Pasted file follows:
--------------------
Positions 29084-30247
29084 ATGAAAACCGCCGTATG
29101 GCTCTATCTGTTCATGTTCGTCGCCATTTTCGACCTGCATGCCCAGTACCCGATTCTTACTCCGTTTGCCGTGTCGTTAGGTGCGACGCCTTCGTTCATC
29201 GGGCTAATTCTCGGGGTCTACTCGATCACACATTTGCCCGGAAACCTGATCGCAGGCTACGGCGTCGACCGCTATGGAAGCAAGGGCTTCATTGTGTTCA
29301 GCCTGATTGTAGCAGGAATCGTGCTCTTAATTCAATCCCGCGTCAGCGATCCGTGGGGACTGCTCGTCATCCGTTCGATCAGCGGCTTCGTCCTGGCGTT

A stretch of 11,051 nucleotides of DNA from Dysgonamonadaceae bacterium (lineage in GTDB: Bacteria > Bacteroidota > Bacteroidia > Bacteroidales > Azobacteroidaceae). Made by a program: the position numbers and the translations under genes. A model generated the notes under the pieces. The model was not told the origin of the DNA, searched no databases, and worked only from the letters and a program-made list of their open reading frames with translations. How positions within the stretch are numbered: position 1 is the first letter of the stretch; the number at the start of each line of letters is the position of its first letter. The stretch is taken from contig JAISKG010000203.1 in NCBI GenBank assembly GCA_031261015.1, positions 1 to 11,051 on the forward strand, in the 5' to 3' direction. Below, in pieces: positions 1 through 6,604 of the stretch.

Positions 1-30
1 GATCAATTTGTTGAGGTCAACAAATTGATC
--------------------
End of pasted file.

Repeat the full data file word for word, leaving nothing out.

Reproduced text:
Positions 29084-30247
29084 ATGAAAACCGCCGTATG
29101 GCTCTATCTGTTCATGTTCGTCGCCATTTTCGACCTGCATGCCCAGTACCCGATTCTTACTCCGTTTGCCGTGTCGTTAGGTGCGACGCCTTCGTTCATC
29201 GGGCTAATTCTCGGGGTCTACTCGATCACACATTTGCCCGGAAACCTGATCGCAGGCTACGGCGTCGACCGCTATGGAAGCAAGGGCTTCATTGTGTTCA
29301 GCCTGATTGTAGCAGGAATCGTGCTCTTAATTCAATCCCGCGTCAGCGATCCGTGGGGACTGCTCGTCATCCGTTCGATCAGCGGCTTCGTCCTGGCGTT

A stretch of 11,051 nucleotides of DNA from Dysgonamonadaceae bacterium (lineage in GTDB: Bacteria > Bacteroidota > Bacteroidia > Bacteroidales > Azobacteroidaceae). Made by a program: the position numbers and the translations under genes. A model generated the notes under the pieces. The model was not told the origin of the DNA, searched no databases, and worked only from the letters and a program-made list of their open reading frames with translations. How positions within the stretch are numbered: position 1 is the first letter of the stretch; the number at the start of each line of letters is the position of its first letter. The stretch is taken from contig JAISKG010000203.1 in NCBI GenBank assembly GCA_031261015.1, positions 1 to 11,051 on the forward strand, in the 5' to 3' direction. Below, in pieces: positions 1 through 6,604 of the stretch.

Positions 1-30
1 GATCAATTTGTTGAGGTCAACAAATTGATC